https://www.duolingo.com/profile/bookrabbit

3 Years, 33 Trees, 300000 xp

It is three years today that I discovered duolingo. I am so grateful that I did, it has been such a wonderful addition to my life. It has opened a window to the rest of the world that is very hard to see through from within the English speaking bubble. The perspective is far better from where I am now. In addition it has pulled me out of the dark hole of doom and gloom that I was wallowing in and given me success and self esteem back in my life. I am in a far better frame of mind than I was three years ago. I have been able to apply what I have learned to things other than languages as well. Thank you Mr Lingo:)) I needed you.

This has largely been a year of consolidation, going back over already completed languages and polishing them to the point that I understand and read them well, most recently I regilded all the Scandinavian trees and Dutch, retrieving my Norwegian owl at last (that course definitely gets the best tree award), but I also recently finished my Welsh tree and am half way through Hungarian which I love, it is a real fast paced grown up course, although inevitably for one with such long sentences there are sentence variations still missing. Next I plan to go back to Russian and have another crack at speeding up my processing of it to the point where I can follow speech. I am too slow as of yet. Usually after a break I find a language quite a bit easier than before. When you return to it it feels familiar and flows better.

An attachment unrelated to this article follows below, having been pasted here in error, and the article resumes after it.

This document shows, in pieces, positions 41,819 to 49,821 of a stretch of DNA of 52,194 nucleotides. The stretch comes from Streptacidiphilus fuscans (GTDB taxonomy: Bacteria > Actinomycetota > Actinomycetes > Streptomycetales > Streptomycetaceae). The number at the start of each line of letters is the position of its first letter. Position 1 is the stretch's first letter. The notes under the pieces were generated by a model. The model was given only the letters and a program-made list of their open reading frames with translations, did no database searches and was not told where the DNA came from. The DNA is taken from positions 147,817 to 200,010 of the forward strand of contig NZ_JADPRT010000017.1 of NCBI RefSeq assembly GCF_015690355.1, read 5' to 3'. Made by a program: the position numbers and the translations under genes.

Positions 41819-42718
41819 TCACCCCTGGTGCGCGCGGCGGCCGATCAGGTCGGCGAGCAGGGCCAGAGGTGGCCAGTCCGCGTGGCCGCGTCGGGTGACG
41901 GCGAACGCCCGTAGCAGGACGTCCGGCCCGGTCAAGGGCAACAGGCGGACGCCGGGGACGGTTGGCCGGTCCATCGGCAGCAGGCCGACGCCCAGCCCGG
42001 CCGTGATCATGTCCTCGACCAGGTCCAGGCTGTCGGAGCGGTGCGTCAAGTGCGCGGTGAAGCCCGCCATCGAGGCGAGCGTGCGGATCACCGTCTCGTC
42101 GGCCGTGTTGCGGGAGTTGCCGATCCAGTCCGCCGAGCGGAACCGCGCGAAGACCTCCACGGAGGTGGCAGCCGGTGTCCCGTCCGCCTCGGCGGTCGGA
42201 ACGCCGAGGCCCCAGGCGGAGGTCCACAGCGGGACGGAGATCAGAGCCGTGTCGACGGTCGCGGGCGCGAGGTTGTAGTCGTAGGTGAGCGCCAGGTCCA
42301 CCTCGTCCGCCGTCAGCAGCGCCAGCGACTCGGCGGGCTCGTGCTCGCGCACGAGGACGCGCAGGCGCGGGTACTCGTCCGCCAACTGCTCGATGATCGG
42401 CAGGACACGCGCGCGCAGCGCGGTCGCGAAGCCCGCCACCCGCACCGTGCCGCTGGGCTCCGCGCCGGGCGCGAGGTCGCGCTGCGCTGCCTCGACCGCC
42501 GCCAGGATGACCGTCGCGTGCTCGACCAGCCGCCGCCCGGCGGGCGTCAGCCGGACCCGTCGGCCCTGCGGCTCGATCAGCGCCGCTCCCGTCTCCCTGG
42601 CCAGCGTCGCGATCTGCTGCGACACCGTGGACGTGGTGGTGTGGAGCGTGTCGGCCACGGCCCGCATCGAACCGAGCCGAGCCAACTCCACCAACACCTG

My advice from three years experience is not to worry about grammar. Just follow the course, regild skills as they lose their shine and don't be afraid of learning multiple languages. Each one teaches you something different and improves your skills in the others. Don't get fed up with repeating the basics as these need to become completely automatic, your brain needs to anticipate what is coming and fill in the blanks, that is how you learn grammar, not by memorizing tables. It is the unconscious language centres in your brain that are responsible for it, not the conscious part. You don't need to work out what to say and which ending to use you have to let it emerge because it sounds right. For it to sound right you need to get lots and lots of listening and reading practice. Duolingo is a good start and good review but watching tv in the target language is brilliant too, with subtitles first in English, then in the target language, then without. But don't be in too much of a rush to turn them off. I also think reading the subtitles while listening helps develop your processing ability as you are doing two things at once. And the text and speech often differ showing you two ways to express the same thing and teaching you extra vocabulary. Don't stop and start while watching. The brain learns best while in a flow state of engaged attention, listening while understanding. You don't need to understand every single word, just follow along picking out what you can at first. The gaps will fill themselves in. Enjoy being a detective picking out clues and building the big picture. Listening to music in your target language is also helpful and audio books too. I sleep with one on to block out street noise and it helps teach you the rhythms of the language even before you can understand much. Several times I have had the experience of a language sort of tuning in over night, going from too fast to understandable in the course of the night, which is very cool. Immersion works.

May 31, 2017

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